Lack of Marikana evidence, inquiry told

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IOL pic jan21 marikana commission farlam Sapa Some of the miners injured and arrested during the Marikana unrest claimed they were trapped on a hill by the police, the Farlam Commission of Inquiry heard. File photo: Sapa

North West - There has been a disturbing absence of evidence on the Marikana shootings, the Farlam Commission of Inquiry heard in Rustenburg on Monday.

Advocate Dumisa Ntsebeza, for the families of the 34 slain striking miners, said he had been unable to obtain footage from the police on the shootings.

He told public order policing expert Brigadier Zephania Mkhwanazi that the footage was either being suppressed or had been destroyed.

“It may well be that the evidence existed, but was destroyed or deleted. I'm not saying by you.”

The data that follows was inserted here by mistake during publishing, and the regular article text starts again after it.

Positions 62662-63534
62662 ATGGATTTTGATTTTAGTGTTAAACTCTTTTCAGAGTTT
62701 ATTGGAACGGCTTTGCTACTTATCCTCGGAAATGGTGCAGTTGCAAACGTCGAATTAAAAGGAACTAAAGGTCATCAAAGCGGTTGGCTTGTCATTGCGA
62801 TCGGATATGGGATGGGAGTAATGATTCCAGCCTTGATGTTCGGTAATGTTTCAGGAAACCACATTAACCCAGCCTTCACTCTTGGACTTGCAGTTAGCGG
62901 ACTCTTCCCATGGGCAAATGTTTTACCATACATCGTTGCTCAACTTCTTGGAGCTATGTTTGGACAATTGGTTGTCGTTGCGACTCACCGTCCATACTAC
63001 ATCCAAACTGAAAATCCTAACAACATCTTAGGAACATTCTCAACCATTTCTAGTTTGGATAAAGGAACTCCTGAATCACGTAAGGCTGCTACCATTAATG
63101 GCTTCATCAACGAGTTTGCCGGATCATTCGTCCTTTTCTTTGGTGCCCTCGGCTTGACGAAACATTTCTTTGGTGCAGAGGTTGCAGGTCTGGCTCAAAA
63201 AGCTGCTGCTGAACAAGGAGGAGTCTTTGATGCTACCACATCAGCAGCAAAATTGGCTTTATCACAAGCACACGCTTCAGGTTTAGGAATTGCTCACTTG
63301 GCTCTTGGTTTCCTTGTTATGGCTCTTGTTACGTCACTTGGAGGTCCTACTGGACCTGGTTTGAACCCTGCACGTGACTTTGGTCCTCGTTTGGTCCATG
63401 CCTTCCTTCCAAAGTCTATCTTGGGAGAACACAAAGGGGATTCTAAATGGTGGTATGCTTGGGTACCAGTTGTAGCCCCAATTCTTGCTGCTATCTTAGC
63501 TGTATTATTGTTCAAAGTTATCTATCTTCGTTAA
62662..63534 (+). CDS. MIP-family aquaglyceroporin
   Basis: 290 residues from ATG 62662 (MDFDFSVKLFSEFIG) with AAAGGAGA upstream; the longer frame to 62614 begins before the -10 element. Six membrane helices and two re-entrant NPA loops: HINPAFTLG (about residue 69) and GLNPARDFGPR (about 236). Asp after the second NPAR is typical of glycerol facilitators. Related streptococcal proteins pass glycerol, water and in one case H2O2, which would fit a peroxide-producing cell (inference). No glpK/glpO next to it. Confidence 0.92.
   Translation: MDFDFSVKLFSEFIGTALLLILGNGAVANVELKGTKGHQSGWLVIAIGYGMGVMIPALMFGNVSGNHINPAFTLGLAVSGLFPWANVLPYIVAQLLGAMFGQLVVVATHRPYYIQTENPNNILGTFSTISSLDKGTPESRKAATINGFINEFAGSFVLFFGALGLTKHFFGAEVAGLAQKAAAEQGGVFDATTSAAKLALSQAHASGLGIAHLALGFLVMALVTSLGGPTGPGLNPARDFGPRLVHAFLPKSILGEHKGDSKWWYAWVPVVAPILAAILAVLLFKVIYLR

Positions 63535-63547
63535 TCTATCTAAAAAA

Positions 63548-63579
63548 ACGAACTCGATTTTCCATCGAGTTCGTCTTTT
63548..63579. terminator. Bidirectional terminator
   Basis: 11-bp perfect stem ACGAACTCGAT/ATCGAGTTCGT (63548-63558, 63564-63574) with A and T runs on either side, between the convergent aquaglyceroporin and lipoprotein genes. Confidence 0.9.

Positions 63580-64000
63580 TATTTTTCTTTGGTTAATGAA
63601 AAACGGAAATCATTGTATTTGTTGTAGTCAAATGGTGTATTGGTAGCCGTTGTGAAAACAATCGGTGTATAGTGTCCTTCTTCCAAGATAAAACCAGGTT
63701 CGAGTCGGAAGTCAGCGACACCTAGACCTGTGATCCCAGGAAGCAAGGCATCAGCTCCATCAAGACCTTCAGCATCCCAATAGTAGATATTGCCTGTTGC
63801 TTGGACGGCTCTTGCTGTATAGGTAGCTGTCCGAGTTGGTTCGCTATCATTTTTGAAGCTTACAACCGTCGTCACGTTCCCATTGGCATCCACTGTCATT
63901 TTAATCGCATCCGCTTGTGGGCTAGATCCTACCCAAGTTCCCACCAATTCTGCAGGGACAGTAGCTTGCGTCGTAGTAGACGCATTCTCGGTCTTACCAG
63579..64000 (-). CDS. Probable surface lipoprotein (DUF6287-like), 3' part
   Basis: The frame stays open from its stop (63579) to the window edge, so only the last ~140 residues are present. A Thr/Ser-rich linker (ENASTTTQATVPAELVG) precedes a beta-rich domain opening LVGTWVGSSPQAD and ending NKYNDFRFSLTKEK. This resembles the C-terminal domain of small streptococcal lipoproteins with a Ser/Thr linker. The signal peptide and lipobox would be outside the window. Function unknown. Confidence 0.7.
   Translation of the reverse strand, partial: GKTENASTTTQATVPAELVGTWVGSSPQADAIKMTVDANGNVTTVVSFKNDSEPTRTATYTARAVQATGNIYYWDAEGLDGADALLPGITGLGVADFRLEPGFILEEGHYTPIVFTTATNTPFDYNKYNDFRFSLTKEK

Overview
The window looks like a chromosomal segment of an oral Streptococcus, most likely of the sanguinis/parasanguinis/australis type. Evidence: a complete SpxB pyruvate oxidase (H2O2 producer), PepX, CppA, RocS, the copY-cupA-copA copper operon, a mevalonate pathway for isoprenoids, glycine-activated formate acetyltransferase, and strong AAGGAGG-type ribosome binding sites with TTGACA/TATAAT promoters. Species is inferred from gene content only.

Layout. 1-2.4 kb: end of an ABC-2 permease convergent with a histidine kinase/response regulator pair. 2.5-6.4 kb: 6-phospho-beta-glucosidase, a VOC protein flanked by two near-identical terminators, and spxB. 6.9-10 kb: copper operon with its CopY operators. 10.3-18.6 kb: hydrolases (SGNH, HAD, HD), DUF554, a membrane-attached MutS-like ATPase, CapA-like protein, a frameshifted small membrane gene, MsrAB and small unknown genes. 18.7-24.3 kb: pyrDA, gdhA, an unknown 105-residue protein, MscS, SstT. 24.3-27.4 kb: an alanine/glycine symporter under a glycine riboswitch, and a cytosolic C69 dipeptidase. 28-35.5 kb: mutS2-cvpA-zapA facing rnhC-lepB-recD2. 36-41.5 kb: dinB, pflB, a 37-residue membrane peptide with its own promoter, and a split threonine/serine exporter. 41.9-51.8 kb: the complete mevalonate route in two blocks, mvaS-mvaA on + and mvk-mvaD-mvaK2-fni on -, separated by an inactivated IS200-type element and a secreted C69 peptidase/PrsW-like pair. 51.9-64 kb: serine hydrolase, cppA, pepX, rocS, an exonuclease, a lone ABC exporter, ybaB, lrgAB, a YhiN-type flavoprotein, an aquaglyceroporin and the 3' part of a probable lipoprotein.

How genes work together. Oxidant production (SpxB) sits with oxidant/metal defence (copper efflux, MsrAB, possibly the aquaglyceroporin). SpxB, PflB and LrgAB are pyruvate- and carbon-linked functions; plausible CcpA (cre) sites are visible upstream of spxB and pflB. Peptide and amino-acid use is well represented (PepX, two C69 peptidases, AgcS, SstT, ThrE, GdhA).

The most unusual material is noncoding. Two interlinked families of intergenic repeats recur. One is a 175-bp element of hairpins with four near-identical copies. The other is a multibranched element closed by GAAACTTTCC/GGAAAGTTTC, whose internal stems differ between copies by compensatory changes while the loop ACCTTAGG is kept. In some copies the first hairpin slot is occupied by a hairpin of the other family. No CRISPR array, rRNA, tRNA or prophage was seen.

Mkhwanazi said he understood the questioning and would be forthcoming with information.

“What I know I will definitely disclose.”

The inquiry, into the deaths of 44 people during an unprotected strike at Lonmin's Marikana mine in August, resumed at the Rustenburg Civic Centre on Monday. It is chaired by retired judge Ian Farlam. The other commissioners are senior advocates Bantubonke Tokota and Pingla Hemraj.

Thirty-four striking miners were shot dead on August 16, 2012 and 78 wounded when the police opened fire on them while trying to disperse a group gathered on a hill near Lonmin's platinum mine.

In the preceding week, 10 people, including two police officers and two security guards, were hacked to death near the mine.

President Jacob Zuma announced the commission in August. - Sapa


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